History is a discipline, not a virtue

 

There has been much wringing of hands and gnashing of teeth over the past few days on the part of white supremacists who suddenly have a heart-felt attachment to the ‘history’ of Confederate monuments in the United States. The monuments, they argue, must be preserved because they honour the legacy of a bunch of guys who lost a war to enslave other people and participation trophies are important. Never mind that the majority of Confederate monuments have not survived to us from the American Civil War, and were erected during the Jim Crow era of the twentieth century. No no! They must be preserved, in situ, because they are a part of history.

I regret to inform you that this thinking makes no sense to actual historians.

The sudden cri de coeur about the importance of preserving ‘history’ is absurd because history isn’t the act of simply remembering a series of events. It is the act of combing through documents and artefacts from another era and analysing them. We then use this analysis to inform our view of how society functioned at that particular time, and how people lived within it. A statue is not, therefore, in and of itself, valuable because it recounts a particular time. It is valuable because it tells us about the values of the people who erected it.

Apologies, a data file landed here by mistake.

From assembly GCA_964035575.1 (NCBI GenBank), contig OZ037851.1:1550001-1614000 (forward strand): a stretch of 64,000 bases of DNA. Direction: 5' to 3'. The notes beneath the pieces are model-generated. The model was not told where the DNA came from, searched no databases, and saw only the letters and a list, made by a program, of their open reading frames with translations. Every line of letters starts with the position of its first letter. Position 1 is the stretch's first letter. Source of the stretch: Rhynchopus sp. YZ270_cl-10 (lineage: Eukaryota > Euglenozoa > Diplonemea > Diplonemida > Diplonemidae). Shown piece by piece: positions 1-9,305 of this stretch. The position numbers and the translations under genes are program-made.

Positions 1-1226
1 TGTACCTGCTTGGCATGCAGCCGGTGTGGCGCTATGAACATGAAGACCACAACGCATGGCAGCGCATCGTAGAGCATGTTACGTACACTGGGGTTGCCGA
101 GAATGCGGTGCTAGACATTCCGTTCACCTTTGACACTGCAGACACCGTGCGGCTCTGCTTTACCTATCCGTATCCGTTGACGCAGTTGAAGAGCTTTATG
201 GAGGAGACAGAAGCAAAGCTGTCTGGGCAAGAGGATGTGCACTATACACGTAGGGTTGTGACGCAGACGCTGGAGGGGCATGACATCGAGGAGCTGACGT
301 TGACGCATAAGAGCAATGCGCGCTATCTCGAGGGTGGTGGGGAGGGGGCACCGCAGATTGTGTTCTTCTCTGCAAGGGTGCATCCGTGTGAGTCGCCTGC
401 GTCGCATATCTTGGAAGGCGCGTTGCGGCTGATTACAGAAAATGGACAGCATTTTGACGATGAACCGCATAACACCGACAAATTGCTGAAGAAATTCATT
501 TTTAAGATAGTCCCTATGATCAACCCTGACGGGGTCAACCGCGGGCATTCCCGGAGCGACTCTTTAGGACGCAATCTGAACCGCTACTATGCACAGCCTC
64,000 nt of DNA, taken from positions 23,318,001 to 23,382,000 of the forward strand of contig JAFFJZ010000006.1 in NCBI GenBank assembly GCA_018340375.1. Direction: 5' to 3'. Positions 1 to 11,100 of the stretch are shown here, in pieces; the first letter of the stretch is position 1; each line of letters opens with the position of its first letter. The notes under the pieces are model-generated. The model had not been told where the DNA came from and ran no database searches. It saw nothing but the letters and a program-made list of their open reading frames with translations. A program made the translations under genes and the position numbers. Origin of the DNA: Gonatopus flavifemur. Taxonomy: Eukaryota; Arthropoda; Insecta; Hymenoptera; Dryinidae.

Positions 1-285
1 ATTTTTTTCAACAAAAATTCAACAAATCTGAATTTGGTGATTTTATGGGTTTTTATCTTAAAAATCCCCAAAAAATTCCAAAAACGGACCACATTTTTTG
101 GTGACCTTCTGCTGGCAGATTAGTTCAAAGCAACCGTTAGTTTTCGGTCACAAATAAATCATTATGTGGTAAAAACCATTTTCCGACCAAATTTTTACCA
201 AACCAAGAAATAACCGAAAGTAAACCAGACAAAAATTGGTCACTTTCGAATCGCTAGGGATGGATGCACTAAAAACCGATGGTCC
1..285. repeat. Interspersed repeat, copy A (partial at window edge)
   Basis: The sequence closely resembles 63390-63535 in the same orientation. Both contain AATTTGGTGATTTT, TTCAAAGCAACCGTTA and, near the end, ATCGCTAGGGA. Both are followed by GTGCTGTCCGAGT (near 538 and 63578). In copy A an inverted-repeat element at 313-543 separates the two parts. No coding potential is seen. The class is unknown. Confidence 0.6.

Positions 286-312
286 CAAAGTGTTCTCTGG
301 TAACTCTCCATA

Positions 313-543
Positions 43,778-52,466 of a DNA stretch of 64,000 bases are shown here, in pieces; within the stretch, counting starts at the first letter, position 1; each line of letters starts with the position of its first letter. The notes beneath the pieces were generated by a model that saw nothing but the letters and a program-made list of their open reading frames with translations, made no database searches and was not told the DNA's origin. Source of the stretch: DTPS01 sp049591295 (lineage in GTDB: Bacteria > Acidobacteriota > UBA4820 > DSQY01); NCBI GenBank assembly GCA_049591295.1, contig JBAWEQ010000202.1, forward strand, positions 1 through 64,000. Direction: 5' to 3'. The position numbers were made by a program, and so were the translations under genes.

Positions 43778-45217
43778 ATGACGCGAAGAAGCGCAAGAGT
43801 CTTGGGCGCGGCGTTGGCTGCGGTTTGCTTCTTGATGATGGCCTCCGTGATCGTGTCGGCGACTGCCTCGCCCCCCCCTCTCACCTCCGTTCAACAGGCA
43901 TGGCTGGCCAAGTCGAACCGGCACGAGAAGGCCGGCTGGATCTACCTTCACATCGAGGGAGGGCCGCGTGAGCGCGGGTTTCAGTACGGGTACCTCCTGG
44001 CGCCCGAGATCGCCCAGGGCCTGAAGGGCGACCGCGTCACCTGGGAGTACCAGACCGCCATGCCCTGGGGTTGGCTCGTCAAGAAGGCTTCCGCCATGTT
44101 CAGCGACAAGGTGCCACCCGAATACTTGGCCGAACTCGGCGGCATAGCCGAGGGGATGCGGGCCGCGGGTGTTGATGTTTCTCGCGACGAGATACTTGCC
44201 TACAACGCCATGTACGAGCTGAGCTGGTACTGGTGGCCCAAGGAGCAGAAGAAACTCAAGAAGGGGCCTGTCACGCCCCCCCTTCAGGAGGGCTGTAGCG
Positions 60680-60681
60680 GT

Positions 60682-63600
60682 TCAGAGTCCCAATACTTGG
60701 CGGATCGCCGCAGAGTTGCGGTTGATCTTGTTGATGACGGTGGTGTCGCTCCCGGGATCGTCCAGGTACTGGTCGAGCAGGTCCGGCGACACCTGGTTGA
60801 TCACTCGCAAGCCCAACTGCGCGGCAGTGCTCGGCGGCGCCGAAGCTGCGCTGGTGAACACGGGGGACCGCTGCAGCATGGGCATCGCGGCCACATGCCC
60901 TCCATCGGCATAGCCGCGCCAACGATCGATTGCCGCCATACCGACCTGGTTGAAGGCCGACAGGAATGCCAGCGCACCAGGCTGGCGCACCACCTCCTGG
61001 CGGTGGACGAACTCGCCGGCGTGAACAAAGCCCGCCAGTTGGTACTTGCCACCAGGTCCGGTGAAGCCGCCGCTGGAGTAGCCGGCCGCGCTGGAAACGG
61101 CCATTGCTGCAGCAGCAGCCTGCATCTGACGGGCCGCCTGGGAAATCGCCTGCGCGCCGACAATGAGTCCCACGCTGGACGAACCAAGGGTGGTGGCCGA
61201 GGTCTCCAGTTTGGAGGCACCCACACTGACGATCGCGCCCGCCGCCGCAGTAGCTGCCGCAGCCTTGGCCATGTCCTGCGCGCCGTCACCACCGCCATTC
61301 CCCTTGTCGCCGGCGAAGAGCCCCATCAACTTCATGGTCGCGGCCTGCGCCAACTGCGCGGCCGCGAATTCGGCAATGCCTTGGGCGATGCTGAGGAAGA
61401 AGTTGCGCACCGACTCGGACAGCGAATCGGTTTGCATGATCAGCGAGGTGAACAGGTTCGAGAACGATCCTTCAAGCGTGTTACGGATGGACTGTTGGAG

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On medieval healthcare and American barbarism

As I’ve noted several times, I generally try to ignore whatever is currently passing for ‘governance’ in America at the moment, cuz I just ain’t got the patience, or ability to do all that emotional labour. However, they will keep on doing things that call back to the medieval period, so we’re gonna have to talk about it.

So currently in America, which is defo a first world country and for sure very prosperous and a good place to live, there is some debate about whether or not sick people should be driven into bankruptcy, given the audacity of their instance on being ill. (Have they tried not getting ill? IDK.)

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